domenica 14 febbraio 2010

Six By Seven "04"

Se fra i primi quattro album dei 6 by 7 devo trovare il meno convincente, beh, dico questo, ma lo dico sempre sottovoce e in punta di piedi e pensandoci mille volte. Però risentendolo in questi giorni ci sono alcuni punti che non mi convincono o forse che mi stancano per ripetitività o per un già sentito dal gruppo stesso, cosa che non accadeva nei precedenti lavori. Però, il livello è sempre altissimo. (2004 Saturday Night Sunday Morning)

Since a rather brilliant debut album, Nottingham's Six.By Seven have only been sporadically great. Clearly some kind of rethink was necessary in order to win back old fans and possibly draw in new ones as well. The result is '04', by some distance, their most commercial offering yet; striving to soar in the anthemic/melancholic big league which Doves started the trend for at the turn of the century. This means dense, powerful production and breast beating choruses to capture the hearts and minds of men in their 30s. In many hands this approach would seem hamfisted but Six.By Seven are older and wiser enough to make it work. The second track 'Sometimes I Feel Like' - featuring huge, pounding drums, buzzsawing guitar riffs and a defiant chorus - sets the agenda for what is to come. Perhaps the hero is Chris Olley who manages to make his vocals heard above the cacophony. 'Say That You Want Me' runs parallel to the rock and roll drone of Black Rebel Motorcycle Club and is 'Catch The Rain' Six By Seven's own snarling take on Doves' 'Catch The Sun'? It's a shame that there a few moments where the noise is huge but the hook is missing and no one needs to hear 'Leave Me Alone'; basically ten minutes of pure drone. The best moment is saved for 'Bochum (Light Up My Life)', the first single and - for its immense chorus alone - it was a good choice. Sadly, the record buying public begged to differ but even though much of '04' seems second hand in comparison to previous efforts, it's also probably their second best album. (

After three wonderful but undeservedly obscure albums on the Mantra label, for Six by Seven's fourth release, the now-trio went the self-released route on the Saturday Night Sunday Morning label, which bandleader Chris Olley used for his later efforts as Twelve. 04 is not quite a transitional release but acts more as a catchall, pulling together tracks from a variety of sessions that often have a rougher and more stripped-down feeling than the often majestic albums that preceded it. No question that the band's ambition remained intact, though, as the barnburning Motorik crunch "Untitled" which starts the album makes clear. Meantime, when 04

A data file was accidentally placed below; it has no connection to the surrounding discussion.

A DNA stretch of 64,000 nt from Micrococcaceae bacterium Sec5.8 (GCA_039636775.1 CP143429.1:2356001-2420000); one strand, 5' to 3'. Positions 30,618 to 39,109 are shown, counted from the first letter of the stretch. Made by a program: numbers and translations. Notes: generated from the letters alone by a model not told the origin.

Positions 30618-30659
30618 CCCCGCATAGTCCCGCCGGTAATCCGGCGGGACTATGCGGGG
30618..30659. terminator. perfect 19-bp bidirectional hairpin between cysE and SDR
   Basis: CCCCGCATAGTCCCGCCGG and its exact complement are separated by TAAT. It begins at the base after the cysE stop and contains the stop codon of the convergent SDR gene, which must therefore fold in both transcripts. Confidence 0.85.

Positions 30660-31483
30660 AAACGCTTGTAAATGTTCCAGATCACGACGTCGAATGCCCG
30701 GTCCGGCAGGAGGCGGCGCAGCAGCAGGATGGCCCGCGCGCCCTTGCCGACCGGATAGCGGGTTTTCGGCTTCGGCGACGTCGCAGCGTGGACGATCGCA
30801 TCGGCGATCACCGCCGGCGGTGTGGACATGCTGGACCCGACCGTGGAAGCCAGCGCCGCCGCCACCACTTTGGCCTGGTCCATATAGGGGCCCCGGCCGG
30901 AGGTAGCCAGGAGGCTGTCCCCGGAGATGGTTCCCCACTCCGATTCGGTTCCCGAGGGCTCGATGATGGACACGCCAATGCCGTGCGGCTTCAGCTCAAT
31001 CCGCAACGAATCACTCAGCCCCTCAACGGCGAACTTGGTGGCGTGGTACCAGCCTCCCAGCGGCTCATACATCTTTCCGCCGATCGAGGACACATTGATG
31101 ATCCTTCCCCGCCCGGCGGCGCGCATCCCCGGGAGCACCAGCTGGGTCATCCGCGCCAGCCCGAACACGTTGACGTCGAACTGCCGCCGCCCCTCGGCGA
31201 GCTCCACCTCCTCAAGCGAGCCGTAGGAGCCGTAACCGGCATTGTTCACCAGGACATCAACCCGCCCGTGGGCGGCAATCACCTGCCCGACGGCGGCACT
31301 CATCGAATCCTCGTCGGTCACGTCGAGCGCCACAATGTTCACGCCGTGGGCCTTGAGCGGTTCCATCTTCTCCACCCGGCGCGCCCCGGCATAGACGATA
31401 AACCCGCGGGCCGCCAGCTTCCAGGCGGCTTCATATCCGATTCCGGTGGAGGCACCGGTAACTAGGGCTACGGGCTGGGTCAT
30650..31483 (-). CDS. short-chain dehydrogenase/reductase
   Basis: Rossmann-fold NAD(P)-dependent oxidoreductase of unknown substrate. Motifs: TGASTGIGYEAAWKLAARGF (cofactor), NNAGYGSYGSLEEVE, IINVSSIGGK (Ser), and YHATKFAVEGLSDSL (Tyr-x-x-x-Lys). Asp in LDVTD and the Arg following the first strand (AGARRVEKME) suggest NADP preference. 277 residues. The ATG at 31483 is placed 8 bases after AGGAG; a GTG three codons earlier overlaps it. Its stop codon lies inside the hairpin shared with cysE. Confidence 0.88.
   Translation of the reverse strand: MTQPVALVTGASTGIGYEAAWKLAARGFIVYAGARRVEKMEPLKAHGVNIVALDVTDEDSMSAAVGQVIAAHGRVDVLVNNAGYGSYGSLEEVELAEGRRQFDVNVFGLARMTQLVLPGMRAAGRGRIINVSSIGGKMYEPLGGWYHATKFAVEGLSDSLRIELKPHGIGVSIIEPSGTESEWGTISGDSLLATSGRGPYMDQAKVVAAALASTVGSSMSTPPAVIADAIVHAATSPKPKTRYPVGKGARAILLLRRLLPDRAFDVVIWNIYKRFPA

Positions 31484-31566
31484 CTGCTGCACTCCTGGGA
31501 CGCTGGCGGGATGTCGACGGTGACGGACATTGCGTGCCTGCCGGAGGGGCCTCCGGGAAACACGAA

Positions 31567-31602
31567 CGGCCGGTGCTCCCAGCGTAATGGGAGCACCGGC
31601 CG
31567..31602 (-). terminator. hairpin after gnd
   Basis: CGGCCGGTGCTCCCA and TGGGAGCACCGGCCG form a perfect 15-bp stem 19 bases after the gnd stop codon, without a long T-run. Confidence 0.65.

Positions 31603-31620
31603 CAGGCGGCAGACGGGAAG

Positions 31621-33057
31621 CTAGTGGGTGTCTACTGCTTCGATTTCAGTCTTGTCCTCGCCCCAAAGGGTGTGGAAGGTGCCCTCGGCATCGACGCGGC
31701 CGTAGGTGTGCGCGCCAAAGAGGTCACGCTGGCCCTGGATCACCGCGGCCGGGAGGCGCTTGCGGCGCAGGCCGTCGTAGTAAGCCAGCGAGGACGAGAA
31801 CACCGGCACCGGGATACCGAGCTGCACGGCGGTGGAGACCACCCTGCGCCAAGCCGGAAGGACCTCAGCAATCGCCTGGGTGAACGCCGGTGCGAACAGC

totally turns up the volume it does so full-on -- "Sometimes I Feel Like..." has instrumental breaks which could knock a wall down, while "Catch the Rain" ranks with the best of their should-have-been anthems. Flashes of non-rock touches turn up at various points, thus the sitar (or sitar-like) melody that forms the core of the excellent "Ocean," but mostly this is Six by Seven doing what they have always done so well -- demonstrating that a well-established sound and format can be as thrilling and driving as ever it was. Even when some of the songs have a slightly more pedestrian feeling, as the blues-rock chug of "Say That You Want Me" shows, something like a brilliant Olley vocal performance, yearning and sharp, turns the tide. And when Olley delivers the chorus of "Bochum (Light Up My Life)" in particular, he makes a phrase pounded into horrible death by Debby Boone turn into one of the most life-affirming things around. Sometimes that's all one needs. (Ned Raggett -

- "... ... ... ..."
- Sometimes I Feel Like...
- Ready For You Now
- Ocean
- Say That You Want Me
- Lude 1
- There's A Ghost
- Catch The Rain
- Bochum (Light Up My Life)
- Lude 2
- Leave Me Alone
- Hours


1 commento: